A label for the “Philadelphia Badlands” on Google Maps drew ire online this week, adding another layer to the long-standing conversation over neighborhood names and boundaries, and their uses in technology.
A Twitter account, @RITTSQU, shared an image Tuesday that showed the name labeled near the Fairhill neighborhood in North Philadelphia, calling it “a racist new twist.” The post quickly garnered attention, and by Thursday, the name did not appear to be on the map, though a search for “Philadelphia Badlands” still brought results.
Using “Philadelphia Badlands” in Google Maps’ directions feature will take users to Sixth Street and Allegheny Avenue, while also suggesting Fairhill, North Philadelphia, and Kensington. It’s unclear how long the name had existed on Google Maps, when or why it was removed, or how it was added. Google did not respond to requests for comment.
Reached by phone, @RITTSQU, who did not provide his full name, said he submitted feedback to the company after spotting the name Tuesday.
The user said he spotted the name while poking around the feature and called it problematic. “To see Google kind of endorse that really did not strike me the right way,” he said.
Another Twitter user, whose personal website identifies Google as his employer, responded to the tweet to say there was “an escalation in progress.” Reached via email, the user referred questions to Google’s press team.
Though, not all users found issue.
“The Philadelphia Badlands is, for the most part, an actual neighborhood though,” said one. “Like, that’s what we’ve been calling that Fairhill/K&A Area since the ‘80s.”
Google didn’t pull the name “Philadelphia Badlands” out of thin air. There are many references to the “badlands,” which has its own Wikipedia page, on YouTube and social media, and in books and news accounts.
The Inquirer used the term in the past as well — “a place narcs call the Badlands,” reads the opening paragraph of a 1991 story, headlined, “In the Badlands of the city, drugs still riding high.” The story defined the area as “a narrow strip stretching roughly between Cambria [Street] and Indiana [Avenue] from American Street to Germantown Avenue.”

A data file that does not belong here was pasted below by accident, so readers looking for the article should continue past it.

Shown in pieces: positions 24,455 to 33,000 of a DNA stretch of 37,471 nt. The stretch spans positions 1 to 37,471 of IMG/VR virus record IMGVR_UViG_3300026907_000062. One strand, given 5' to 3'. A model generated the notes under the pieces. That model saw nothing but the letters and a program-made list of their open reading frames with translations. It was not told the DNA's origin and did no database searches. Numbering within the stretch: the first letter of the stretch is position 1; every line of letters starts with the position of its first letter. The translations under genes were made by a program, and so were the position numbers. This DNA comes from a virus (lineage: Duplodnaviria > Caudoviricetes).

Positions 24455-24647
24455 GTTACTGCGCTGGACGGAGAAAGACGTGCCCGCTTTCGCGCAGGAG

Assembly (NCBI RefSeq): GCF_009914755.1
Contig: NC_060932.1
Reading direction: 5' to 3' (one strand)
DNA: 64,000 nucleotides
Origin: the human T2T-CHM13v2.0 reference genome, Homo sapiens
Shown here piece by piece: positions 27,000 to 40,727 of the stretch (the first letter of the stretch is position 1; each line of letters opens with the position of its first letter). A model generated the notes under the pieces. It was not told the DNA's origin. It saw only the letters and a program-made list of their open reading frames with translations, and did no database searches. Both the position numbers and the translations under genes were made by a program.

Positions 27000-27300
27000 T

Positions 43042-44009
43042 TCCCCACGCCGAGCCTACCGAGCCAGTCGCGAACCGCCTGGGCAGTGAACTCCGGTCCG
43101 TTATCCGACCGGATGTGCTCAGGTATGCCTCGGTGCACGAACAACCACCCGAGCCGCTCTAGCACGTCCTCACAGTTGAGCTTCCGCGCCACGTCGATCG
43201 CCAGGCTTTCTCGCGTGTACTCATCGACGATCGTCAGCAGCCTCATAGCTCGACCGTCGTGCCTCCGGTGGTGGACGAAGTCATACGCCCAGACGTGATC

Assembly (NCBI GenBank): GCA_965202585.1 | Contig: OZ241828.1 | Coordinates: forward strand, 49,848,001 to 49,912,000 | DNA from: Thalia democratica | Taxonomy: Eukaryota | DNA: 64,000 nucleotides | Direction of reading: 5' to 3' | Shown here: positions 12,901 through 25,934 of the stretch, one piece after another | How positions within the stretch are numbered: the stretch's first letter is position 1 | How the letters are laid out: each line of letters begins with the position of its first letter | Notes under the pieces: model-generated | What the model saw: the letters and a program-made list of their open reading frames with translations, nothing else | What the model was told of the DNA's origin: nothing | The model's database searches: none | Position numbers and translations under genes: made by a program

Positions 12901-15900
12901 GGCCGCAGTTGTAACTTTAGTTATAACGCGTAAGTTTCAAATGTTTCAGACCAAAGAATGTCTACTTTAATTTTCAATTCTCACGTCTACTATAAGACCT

Later, the newspaper’s stylebook was changed to read, “Although the word has become media shorthand for the Fairhill and West Kensington neighborhoods of North Philadelphia, it is seen as pejorative and condemnatory by many people who live in those areas and work toward their rebirth. It may be used in quotations but is to be avoided otherwise.”
Google created its maps with help from third-party data, public sources, satellites, and users, the New York Times reported last year, noting that how Google comes up with names is a “mysterious” process. Google’s site has a guide on how to report problems.
In 2014, Google Maps stopped using “Temple Town” to describe the area surrounding Temple University in North Philadelphia following complaints from community leaders and residents.
At the time, Google couldn’t say how the name came to be used, while a university spokesperson said Temple played no role in the label’s appearance on Google Maps.
“TempleTown” is also the name of a realty company that helps students find off-campus housing.
In 2015, Philadelphia Magazine dug into the “mystery” of “EM Stanton Catchment” — calling it “Google Maps’ most ridiculous Philadelphia neighborhood.”
Google Maps isn’t the only company that’s faced controversy over location labels. Late last summer, Time reported that a mapping company used by popular apps like Snapchat and the Weather Channel labeled New York City as “Jewtropolis” in what was later described as anti-Semitic tampering.
What’s in a name
The city does not officially outline neighborhoods or draw its boundaries, as The Inquirer reported last year in response to requests submitted through Curious Philly, a platform to submit questions for our journalists to answer. There are police and Council districts.
The Inquirer uses boundaries and neighborhoods agreed upon in the late 1980s, with some minor changes, after gathering feedback from police, civic groups, and others.
Neighborhood names aren’t always colloquial, but Google Maps carries weight. Readers who shared what they call neighborhoods said they relied on a number of factors, including Google Maps, to determine what names to use.
The conversation surrounding “Philadelphia Badlands” is a different one, though, from where Kensington ends and Port Richmond begins.
“It’s always important for people who live in a neighborhood or people who want to belong to a community to have some sort of geographic focus,” one reader told The Inquirer in October. “It’s something that unites them all.”